| Martinus Rørbye|| 1825|
| The Prison of Copenhagen, In the garden door The, Bella and Hanna The Elde, In a Roman Osteria, Entrance to the Village of Voisins|
View from the Artist's Window (Danish: Udsigt fra kunstnerens vindue) is a painting from 1825 by Martinus Rørbye, a Danish Romantic genre, landscape and architecture painter. It is in the Statens Museum for Kunst in Copenhagen. The painting is considered one of the highlights of the Danish Golden Age painting. It incorporates themes and symbols that resonated with its audience.
View from the Artist's Window Wikipedia
Rørbye was born in Norway, but grew up in Denmark, where he studied painting at the Royal Danish Academy of Fine Arts for just under ten years. He was influenced by the artists Johann Christian Dahl, Horace Vernet and Caspar David Friedrich. His teacher at the academy was Christian August Lorentzen (1746–1828), but he took additional private lessons from Christoffer Wilhelm Eckersberg.
Rørbye became a fashionable artist through selling paintings to the Danish royal family, and by numerous commissions by the middle classes of Copenhagen for portraits set in interiors. An inveterate traveler, he made the Grand Tour in 1834–37, travelling to Paris, Rome, Sicily, Greece and Turkey. In Paris he studied French contemporary art. Later he became a professor at the Copenhagen Academy. Following Eckersberg's example, Rørbye was essentially a realist. His pictures were factual but displayed a uniquely sympathetic view of the people he painted.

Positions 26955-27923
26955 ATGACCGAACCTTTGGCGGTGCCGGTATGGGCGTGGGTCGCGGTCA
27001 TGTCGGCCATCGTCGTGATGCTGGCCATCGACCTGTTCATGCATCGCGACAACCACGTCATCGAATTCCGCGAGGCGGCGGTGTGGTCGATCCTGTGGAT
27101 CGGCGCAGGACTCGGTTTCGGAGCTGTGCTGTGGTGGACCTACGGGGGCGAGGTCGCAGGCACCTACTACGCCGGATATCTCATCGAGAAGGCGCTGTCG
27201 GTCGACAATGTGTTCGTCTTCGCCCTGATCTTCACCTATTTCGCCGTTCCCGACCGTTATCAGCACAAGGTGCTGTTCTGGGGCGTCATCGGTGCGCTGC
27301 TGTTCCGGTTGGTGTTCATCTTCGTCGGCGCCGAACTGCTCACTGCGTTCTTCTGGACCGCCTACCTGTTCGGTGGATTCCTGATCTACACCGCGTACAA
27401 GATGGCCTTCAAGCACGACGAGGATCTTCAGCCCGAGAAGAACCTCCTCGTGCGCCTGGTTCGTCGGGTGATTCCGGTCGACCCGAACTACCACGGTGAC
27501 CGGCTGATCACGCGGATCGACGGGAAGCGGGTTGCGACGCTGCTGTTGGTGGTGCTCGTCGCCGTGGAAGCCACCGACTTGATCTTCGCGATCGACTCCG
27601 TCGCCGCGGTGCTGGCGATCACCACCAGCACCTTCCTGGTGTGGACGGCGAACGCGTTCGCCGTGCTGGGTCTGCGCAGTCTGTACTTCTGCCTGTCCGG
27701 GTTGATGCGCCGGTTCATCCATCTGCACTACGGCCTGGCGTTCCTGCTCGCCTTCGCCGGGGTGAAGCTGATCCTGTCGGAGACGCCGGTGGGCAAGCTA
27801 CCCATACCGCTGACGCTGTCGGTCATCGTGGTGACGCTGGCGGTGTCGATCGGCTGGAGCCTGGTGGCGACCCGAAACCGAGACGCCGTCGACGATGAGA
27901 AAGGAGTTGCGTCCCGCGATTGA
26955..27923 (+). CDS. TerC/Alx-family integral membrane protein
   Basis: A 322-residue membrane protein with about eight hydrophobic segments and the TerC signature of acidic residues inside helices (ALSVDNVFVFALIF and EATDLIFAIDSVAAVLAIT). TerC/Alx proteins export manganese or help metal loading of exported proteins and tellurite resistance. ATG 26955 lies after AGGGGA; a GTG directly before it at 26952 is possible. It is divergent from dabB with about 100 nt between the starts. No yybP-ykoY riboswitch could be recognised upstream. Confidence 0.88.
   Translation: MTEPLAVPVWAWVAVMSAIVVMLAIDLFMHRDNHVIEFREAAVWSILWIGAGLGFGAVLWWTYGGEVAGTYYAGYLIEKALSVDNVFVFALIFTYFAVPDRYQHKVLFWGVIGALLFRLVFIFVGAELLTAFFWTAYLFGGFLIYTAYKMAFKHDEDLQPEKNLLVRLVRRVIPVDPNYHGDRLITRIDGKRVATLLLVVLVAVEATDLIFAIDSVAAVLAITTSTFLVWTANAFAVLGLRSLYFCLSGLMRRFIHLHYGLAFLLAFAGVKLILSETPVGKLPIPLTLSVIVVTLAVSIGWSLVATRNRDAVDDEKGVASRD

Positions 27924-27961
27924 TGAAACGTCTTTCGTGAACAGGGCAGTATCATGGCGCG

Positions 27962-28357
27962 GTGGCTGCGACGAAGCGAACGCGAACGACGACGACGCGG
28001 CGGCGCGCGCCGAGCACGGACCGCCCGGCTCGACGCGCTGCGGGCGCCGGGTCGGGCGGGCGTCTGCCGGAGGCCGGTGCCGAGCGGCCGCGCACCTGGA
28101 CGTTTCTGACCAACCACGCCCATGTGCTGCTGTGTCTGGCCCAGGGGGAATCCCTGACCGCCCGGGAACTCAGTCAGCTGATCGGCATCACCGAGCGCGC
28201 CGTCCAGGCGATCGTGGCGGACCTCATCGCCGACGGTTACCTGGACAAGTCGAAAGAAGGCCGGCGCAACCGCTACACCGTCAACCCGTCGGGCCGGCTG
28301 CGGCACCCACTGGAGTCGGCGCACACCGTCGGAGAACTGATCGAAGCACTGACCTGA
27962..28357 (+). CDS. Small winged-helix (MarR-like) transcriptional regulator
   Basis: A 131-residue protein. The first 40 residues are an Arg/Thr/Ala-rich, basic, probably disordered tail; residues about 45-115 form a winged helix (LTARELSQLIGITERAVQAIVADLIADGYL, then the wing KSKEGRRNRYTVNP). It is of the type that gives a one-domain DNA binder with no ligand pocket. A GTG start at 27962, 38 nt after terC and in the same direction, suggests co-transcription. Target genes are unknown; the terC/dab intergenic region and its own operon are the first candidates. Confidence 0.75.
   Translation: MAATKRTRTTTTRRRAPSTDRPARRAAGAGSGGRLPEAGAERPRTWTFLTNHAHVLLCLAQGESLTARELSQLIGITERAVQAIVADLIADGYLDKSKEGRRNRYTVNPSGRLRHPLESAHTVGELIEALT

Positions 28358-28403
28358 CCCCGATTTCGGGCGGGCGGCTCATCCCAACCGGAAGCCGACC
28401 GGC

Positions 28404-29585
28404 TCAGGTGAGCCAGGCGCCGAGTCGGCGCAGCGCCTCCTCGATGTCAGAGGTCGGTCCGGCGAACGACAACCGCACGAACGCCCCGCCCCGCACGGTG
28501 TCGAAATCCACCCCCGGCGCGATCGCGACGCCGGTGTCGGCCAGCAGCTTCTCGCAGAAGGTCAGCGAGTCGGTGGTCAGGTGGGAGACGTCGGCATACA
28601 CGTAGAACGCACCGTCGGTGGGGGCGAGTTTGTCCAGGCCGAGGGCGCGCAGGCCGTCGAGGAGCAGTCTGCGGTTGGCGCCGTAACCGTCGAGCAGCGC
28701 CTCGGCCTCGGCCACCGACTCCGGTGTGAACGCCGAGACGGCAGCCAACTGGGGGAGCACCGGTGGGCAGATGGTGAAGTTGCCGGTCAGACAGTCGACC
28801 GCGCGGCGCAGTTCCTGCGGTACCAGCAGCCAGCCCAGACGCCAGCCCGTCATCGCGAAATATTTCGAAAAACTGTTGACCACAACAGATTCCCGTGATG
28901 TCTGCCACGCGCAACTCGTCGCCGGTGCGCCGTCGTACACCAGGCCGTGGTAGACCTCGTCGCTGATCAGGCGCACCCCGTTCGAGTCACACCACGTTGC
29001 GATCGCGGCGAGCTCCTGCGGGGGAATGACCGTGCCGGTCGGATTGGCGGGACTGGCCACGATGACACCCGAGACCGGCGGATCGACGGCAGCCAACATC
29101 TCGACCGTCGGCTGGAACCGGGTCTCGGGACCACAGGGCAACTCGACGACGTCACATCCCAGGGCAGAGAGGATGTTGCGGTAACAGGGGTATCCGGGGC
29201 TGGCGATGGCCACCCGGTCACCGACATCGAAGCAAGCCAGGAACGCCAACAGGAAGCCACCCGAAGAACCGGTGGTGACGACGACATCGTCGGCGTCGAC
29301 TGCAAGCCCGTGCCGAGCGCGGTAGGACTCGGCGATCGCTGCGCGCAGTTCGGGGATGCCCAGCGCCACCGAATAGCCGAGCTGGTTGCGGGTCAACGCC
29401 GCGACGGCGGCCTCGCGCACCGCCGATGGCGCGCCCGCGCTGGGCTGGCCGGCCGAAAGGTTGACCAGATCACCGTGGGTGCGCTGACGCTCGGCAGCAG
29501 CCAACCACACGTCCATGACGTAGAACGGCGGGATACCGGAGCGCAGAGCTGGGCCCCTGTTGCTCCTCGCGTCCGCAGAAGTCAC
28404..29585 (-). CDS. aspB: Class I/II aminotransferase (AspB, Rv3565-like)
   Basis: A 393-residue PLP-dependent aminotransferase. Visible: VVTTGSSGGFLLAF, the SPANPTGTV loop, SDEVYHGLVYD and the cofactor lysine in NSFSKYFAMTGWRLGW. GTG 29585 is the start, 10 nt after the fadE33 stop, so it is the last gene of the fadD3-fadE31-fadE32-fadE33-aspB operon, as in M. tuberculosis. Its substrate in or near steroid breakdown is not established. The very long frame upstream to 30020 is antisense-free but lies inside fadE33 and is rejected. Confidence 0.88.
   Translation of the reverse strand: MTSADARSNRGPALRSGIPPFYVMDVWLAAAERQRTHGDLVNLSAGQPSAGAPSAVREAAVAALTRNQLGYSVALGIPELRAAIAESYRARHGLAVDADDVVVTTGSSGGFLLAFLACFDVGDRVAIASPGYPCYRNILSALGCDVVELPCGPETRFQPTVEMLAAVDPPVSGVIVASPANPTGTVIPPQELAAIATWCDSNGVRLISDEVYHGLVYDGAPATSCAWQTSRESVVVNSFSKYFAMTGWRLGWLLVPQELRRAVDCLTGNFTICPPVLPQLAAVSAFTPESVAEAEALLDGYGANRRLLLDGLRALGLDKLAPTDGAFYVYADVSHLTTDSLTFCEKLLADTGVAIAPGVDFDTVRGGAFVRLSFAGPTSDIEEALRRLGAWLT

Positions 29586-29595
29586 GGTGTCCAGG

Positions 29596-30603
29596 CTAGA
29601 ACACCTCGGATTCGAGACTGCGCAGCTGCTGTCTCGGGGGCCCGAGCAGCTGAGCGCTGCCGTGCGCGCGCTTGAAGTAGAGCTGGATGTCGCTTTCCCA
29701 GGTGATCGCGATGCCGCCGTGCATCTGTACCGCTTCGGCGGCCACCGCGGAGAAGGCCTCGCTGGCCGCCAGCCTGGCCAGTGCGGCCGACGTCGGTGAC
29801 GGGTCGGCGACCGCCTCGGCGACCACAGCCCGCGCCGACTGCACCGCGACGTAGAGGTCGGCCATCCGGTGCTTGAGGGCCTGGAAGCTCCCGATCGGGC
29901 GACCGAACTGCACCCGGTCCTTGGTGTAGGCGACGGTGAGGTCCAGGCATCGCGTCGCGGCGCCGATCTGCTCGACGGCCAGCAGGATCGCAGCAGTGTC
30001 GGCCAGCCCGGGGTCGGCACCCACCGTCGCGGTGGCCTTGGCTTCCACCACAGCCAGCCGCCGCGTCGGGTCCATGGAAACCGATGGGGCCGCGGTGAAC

View from the Artist's Window was made as Rørbye was about to leave his childhood home—a time when his ideas about art were changing through his studies with Eckersberg and the influence of Romanticism.
The painting depicts the artist's view from his window at his parents' house. The view is of Flådestation Holmen, a naval dockyard, with a ketch and four warships, one of which is under construction on the slips. Two ropewalks are visible, as is the masting house with its crane. On the ledge in front of the windows are several plants in pots, and two plaster casts of feet, one a child's and the other an adult's. One of the plants is a cutting, encased in a glass tube.
Like most paintings of the Romantic era, the painting has many underlying symbolic meanings. The window open towards the light; the ships in the harbour on their way to foreign destinations symbolize the longing for an unknown calling; the cage with the imprisoned bird above the window occupies a transitional position between the inside and the world outside the parental home, in this case a prison for the artist longing to explore the world outside. On the windowsill, potted plants symbolize the different stages of growth of human life – for Romantic painters the image of creative Genius was often symbolized by a plant or flowers growing from a seed into a big plant that develops towards the sky, having its own cycle of life, setting seeds of its own, nourished by water and light. A sketchbook with empty pages – also placed on the windowsill – is waiting to be filled, while the inside of the room where the artist is painting is reflected in the oval mirror hanging in the window.